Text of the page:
Conservatives on towns and cities: high street renewal

In July, the Conservative party announced two major programmes to help high street renewal in the form of the High Streets Task Force, which included the £1bn Future High Streets fund and the £3.6bn Towns fund.

Their manifesto expands further on this theme. The Conservatives say that great towns and cities are being held back, and ‘too many communities feel let down. Violent crime and anti-social behaviour are ignored amid a backdrop of boarded up department stores, shops and pubs.’

The Conservative intention is to give people freedom ‘to realise dreams’ through lower taxes, improved security and new funding, and to enable communities to have a bigger say in what their future high streets and towns look like.

The Conservative party pledges:
  • tax cuts for retail businesses and for local music venues, pubs and cinemas
  • a new Safer Streets fund
  • a £250m cultural capital programme, which will support local libraries and regional museums
  • a £150m Community Ownership fund to encourage local takeovers of civic organisations or community assets and
  • a Cultural Investment fund to support ‘activities, traditions and events that bring communities together’

Other local institutions that are in line for increased support include local and regional newspapers, which have been decimated in recent years; local football clubs, which will get a fan-led review of football governance; and communities that want to create ‘pocket parks’ and regenerate derelict areas.

The £3.6bn Towns fund has already raised controversy, however, as the initial 100 recipients will not just be the 100 poorest towns in the country but will include some towns in relatively prosperous Conservative constituencies. It remains to be seen how this and other large increases in funding will be allocated in practice.

RICS would like to see the Conservative party commit to strengthening local authority planning departments, where skills and expertise have been lost in the last decade of funding cuts. Regenerating these planning departments will be vital to supporting the redesign of high streets and town centres, which in future must be less dependent on retail and offer a much wider appeal to attract greater footfall.


The Conservative manifesto also promises a ‘transport revolution’, which will be key to both the success of devolution and reviving the country’s high streets.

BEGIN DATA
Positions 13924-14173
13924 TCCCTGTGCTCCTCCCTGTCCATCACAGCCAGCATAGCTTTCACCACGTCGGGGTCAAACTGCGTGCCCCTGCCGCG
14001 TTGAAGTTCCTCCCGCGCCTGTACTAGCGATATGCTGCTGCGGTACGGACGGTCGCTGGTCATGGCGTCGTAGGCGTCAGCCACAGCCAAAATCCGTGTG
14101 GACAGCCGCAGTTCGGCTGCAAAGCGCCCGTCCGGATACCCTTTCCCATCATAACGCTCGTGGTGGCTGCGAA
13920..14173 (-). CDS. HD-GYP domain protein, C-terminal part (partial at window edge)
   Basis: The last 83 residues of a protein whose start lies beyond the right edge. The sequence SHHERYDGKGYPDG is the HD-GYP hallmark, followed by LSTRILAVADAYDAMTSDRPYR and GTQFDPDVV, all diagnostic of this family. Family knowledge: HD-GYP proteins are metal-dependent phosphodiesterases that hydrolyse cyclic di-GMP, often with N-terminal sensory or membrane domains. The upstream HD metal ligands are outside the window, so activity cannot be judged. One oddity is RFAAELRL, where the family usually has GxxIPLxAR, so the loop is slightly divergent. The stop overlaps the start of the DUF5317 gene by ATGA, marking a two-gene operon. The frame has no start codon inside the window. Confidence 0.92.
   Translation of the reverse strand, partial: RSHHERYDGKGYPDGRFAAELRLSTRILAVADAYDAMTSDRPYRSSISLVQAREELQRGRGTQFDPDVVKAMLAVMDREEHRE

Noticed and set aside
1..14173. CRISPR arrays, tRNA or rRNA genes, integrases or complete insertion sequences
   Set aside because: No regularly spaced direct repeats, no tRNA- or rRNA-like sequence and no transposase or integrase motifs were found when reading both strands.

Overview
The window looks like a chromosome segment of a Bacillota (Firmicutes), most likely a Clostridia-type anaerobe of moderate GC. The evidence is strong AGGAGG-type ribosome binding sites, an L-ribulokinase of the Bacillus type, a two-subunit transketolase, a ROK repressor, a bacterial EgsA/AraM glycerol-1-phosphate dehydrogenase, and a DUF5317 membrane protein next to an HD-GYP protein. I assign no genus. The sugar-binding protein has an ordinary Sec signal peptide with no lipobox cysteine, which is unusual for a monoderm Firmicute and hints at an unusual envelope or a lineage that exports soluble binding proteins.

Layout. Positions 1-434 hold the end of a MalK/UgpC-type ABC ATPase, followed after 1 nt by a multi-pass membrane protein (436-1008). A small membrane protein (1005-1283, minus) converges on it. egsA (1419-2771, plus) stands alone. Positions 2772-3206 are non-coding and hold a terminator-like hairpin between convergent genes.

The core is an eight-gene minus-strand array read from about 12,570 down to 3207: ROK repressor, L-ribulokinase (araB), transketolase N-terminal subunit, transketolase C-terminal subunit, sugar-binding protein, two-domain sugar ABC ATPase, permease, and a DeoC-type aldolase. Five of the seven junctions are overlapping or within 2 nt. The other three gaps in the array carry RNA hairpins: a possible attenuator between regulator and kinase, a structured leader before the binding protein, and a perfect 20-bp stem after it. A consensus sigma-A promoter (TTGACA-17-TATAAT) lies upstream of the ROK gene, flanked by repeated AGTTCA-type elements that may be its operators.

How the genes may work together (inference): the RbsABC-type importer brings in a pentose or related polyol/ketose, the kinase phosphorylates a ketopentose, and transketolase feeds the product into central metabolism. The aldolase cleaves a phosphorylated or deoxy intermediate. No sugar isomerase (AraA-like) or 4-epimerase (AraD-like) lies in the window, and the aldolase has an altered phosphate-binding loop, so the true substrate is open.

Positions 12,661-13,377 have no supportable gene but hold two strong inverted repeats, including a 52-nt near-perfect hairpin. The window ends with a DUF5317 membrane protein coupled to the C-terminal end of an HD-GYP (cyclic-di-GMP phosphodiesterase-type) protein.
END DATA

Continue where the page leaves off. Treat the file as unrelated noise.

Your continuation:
It highlights future support for:
  • Northern Powerhouse Rail: a new Leeds-Manchester line
  • Investment in the Midlands Rail Hub
  • The extension of contactless ticketing in the South West, South East and East Anglia
  • a £28.8bn investment for strategic and local roadsinvestment in new superbus networks and
  • a £350m Cycling Infrastructure fund.

There is still a question mark over the party’s commitment to HS2 – now expected to cost at least £81bn – and the Conservative party will consider the findings of the Oakervee report before deciding what to do next. However, cancelling or watering down HS2 could derail the effectiveness of regional plans such as Northern Powerhouse Rail.

RICS welcomes the support for increased connectivity in the North and Midlands regions, but we believe the completion of HS2 is essential and the next UK government should give its full backing to delivering HS2 in a timely manner.

Devolution and renewal

A major factor in high street renewal will be providing the correct skills and funding to support regional ambitions, on the basis that local decision-making is the best way of tackling the current decline. We therefore see the Conservative party’s intentions to promote greater devolution within England as a welcome development.

The manifesto states that the Conservative party’s ambition is for ‘full devolution across England, building on the successful devolution of powers to city region mayors, Police and Crime Commissioners and others, so that every part of our country has the power to shape its own destiny. We will publish an English Devolution White Paper setting out our plans next year.’

Prime minister Boris Johnson has already set out an agenda that allows much more regional control of how investment is made locally. He says: ‘we need to get away from the idea that “Whitehall knows best” and that all growth must inevitably start in London. Because we as Conservatives believe you can and must trust people and communities to make the decisions that are right for them.’

RICS believes that devolution, driven by strong mayoral figures, backed by local authority leaders and supported by an enabling private sector, is the country’s best bet for a rebalanced economy that will take pressure off London and the South East, and provide better life chances for people across the country.


Kindly shared by Royal Institution of Chartered Surveyors (RICS)